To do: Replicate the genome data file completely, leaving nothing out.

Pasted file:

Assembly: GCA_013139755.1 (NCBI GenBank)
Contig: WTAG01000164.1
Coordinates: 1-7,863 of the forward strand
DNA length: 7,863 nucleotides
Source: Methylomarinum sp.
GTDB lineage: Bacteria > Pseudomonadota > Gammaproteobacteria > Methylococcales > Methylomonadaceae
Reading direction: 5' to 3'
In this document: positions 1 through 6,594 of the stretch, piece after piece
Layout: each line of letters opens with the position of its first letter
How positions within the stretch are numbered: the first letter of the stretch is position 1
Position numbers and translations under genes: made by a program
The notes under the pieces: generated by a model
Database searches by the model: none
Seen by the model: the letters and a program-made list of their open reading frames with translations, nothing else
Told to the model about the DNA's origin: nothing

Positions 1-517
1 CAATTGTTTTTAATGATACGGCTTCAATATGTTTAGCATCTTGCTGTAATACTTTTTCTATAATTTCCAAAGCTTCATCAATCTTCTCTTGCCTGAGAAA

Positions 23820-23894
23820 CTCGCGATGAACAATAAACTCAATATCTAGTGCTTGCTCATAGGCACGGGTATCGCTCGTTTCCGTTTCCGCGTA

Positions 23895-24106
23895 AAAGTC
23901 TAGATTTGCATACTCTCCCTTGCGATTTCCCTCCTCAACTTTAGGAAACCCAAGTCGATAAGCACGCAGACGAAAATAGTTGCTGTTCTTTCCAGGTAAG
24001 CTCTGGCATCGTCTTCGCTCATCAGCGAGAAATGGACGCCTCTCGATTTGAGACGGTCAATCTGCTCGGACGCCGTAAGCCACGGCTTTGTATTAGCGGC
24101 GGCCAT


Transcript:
Assembly: GCA_013139755.1 (NCBI GenBank)
Contig: WTAG01000164.1
Coordinates: 1-7,863 of the forward strand
DNA length: 7,863 nucleotides
Source: Methylomarinum sp.
GTDB lineage: Bacteria > Pseudomonadota > Gammaproteobacteria > Methylococcales > Methylomonadaceae
Reading direction: 5' to 3'
In this document: positions 1 through 6,594 of the stretch, piece after piece
Layout: each line of letters opens with the position of its first letter
How positions within the stretch are numbered: the first letter of the stretch is position 1
Position numbers and translations under genes: made by a program
The notes under the pieces: generated by a model
Database searches by the model: none
Seen by the model: the letters and a program-made list of their open reading frames with translations, nothing else
Told to the model about the DNA's origin: nothing

Positions 1-517
1 CAATTGTTTTTAATGATACGGCTTCAATATGTTTAGCATCTTGCTGTAATACTTTTTCTATAATTTCCAAAGCTTCATCAATCTTCTCTTGCCTGAGAAA

Positions 23820-23894
23820 CTCGCGATGAACAATAAACTCAATATCTAGTGCTTGCTCATAGGCACGGGTATCGCTCGTTTCCGTTTCCGCGTA

Positions 23895-24106
23895 AAAGTC
23901 TAGATTTGCATACTCTCCCTTGCGATTTCCCTCCTCAACTTTAGGAAACCCAAGTCGATAAGCACGCAGACGAAAATAGTTGCTGTTCTTTCCAGGTAAG
24001 CTCTGGCATCGTCTTCGCTCATCAGCGAGAAATGGACGCCTCTCGATTTGAGACGGTCAATCTGCTCGGACGCCGTAAGCCACGGCTTTGTATTAGCGGC
24101 GGCCAT